The women’s volleyball team has worked hard this season, rising to the top of the league as the newly crowned Ivy Champions. This past weekend, the Bulldogs traveled to Penn and Princeton, beating both to claim the Ivy League title. Now that conference play is over, captain and setter Ally Mendenhall ’09 and outside hitters Alexis Crusey ’10 and Cat Dailey ’10 had a moment to sit down and put their season in perspective. The road to success was paved with more than just long practices, team chemistry and tough competition. They recount the stories of crossword puzzles, Princeton, and a secret weapon named Jay.
QSo, it’s been about half a week since the victory. Has it set in yet?
A.M. I wake up every morning with a smile on my face with what we’ve done, and I think that’s across the board for our entire team.
C.D. It hasn’t hit me yet either. Right after the match it was such a cathartic moment. After the Penn game we were just so mentally and physically tired — so many emotions at the same time because we worked so hard. Maybe when we get the [Ivy League championship] rings, it will set in. It’ll be something to remind me every day.
A.C. I’d have to agree with Ally and Cat — it’s something that we’ve built up for so long, something that we’ve set our sights on. To know that we had worked so hard towards this goal and then went out and actually achieved it was amazing and fulfilling.
Q 20 years from now, people will be able to see that you won, but they might not know the story behind the success. What does the championship say about your team that people might not know?
A.C. The difference between this year and past years. We didn’t have a doubt in our mind that this was the year to go out and do it. There was no other option.
A.M. We believed that it would happen before it did. Looking back, you can see that it takes hard work, it takes good team chemistry, and it takes heart. But it also takes confidence in each other, a belief in each other.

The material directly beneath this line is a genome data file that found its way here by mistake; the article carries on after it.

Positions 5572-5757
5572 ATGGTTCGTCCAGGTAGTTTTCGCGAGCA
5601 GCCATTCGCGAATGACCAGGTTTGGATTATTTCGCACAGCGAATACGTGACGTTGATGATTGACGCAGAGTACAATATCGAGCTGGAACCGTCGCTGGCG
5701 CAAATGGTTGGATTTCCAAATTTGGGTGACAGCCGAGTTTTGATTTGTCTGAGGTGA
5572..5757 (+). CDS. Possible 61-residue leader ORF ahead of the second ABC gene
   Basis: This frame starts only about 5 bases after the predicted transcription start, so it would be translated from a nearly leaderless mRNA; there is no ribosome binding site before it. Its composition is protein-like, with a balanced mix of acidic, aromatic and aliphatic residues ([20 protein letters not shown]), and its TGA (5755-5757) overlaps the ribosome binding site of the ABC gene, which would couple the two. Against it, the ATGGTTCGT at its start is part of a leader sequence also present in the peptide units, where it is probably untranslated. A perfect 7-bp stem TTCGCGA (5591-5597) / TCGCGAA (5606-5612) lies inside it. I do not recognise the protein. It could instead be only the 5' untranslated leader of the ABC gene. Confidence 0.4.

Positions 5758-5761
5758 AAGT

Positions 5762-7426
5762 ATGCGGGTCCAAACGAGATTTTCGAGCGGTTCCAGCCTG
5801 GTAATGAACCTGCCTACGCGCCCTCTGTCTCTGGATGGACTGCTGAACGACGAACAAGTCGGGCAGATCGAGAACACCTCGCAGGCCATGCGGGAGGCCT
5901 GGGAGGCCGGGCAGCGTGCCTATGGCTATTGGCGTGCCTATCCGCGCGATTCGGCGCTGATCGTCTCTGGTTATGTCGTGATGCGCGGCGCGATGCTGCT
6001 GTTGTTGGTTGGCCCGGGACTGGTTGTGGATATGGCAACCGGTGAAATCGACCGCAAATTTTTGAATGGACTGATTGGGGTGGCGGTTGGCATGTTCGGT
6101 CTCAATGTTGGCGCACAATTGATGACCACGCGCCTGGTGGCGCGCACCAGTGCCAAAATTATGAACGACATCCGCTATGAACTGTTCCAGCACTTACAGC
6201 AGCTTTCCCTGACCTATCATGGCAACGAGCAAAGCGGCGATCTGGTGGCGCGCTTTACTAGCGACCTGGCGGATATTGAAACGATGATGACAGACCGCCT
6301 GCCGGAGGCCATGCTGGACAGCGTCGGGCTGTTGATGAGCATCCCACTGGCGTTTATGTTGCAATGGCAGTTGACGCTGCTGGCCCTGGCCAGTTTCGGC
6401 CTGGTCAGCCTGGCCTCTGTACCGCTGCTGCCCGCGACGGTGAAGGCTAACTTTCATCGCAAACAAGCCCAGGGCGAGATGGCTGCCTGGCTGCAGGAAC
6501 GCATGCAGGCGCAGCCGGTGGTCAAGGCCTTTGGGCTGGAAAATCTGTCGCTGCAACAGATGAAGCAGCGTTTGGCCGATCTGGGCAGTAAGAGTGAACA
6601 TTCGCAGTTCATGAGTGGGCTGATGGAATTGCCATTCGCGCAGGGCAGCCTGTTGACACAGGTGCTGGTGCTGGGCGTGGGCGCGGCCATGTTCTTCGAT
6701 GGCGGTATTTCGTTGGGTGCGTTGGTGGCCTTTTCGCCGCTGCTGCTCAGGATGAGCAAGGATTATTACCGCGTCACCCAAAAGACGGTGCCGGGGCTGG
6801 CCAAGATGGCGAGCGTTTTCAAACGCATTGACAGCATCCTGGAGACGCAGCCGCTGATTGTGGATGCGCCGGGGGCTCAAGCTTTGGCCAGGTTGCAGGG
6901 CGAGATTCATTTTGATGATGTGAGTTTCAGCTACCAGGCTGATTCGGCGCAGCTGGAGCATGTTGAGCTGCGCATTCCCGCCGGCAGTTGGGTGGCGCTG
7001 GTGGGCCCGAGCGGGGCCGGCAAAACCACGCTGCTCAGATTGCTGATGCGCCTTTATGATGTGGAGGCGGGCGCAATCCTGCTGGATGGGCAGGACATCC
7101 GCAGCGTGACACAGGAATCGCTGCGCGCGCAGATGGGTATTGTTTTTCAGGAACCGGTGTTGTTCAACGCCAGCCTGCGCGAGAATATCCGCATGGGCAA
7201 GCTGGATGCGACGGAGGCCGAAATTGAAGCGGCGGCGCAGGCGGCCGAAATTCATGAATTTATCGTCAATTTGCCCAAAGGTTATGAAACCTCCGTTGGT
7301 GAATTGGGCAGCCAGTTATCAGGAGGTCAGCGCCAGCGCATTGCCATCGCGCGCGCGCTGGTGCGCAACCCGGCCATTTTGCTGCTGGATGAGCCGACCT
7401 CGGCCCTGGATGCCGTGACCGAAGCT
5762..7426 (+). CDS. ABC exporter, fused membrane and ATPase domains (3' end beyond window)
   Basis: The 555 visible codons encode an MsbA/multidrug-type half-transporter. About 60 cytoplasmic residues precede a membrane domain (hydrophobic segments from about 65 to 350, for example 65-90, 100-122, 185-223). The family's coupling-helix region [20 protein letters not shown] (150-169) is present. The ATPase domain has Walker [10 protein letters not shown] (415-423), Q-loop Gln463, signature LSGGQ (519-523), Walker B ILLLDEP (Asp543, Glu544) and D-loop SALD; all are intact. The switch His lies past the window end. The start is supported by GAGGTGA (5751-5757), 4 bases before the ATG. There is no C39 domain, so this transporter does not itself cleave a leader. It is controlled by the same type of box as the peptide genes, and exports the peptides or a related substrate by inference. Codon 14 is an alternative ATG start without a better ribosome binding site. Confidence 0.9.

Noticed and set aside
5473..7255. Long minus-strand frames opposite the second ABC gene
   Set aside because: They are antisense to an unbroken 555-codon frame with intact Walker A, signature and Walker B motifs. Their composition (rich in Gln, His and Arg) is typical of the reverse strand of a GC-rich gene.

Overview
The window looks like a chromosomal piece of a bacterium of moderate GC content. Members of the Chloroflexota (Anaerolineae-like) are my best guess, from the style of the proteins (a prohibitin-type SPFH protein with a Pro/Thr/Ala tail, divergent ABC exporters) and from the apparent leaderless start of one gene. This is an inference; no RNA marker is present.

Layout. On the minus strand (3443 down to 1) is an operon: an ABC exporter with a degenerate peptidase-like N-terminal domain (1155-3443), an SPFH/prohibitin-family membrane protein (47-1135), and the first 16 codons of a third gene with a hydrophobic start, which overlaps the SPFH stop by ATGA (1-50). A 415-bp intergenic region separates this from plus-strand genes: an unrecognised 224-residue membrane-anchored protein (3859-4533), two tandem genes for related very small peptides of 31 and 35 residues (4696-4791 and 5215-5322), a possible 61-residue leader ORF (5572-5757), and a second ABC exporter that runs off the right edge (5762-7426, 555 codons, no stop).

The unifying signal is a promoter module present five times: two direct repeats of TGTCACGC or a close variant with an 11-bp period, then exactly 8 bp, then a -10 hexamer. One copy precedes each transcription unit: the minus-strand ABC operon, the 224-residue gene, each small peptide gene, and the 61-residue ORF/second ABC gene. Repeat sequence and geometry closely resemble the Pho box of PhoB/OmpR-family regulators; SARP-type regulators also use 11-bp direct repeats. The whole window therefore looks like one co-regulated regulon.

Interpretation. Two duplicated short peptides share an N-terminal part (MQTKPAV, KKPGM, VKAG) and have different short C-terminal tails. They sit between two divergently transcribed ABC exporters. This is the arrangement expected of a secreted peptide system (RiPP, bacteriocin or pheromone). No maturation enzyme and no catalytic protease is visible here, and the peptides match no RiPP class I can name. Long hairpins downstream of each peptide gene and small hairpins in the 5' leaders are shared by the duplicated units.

C.D. It was something that we willed to happen. Every game was a battle. We had to work hard for every point. Let alone 25.
QOr 28? [The team went into extra points during their championship game against Princeton.]
C.D. Yeah, I thought it would go to 50. But we were confident. Even when we were down, or they had game point, I never thought that we were going to lose.
A.C. We didn’t give anyone else an option. There wasn’t a doubt because we didn’t see any other way.
QLet’s talk about that loss to Penn. Coming off tough victories over Harvard and Princeton, you guys we’re cruising. But then you lost to Penn — did that put any doubt in your minds?
A.M. That loss was what made us the team that we are. Of course, I don’t know if it would have taken that loss, but we were so upset that we didn’t refocus after Princeton [their first match against the Tigers was Oct. 17] and we just let it slip away. It’s funny that it took a loss, but we just let it fuel us to get better. We had a new sense of urgency.
QWhat is one thing that the Yale community doesn’t know about the women’s volleyball team?
A.M. I think this is a good time to give a shout-out to Jay, our trainer. In a lot of respects, he’s our secret weapon. He helps keep the mood light. And he’s really good at predicting how games will turn out.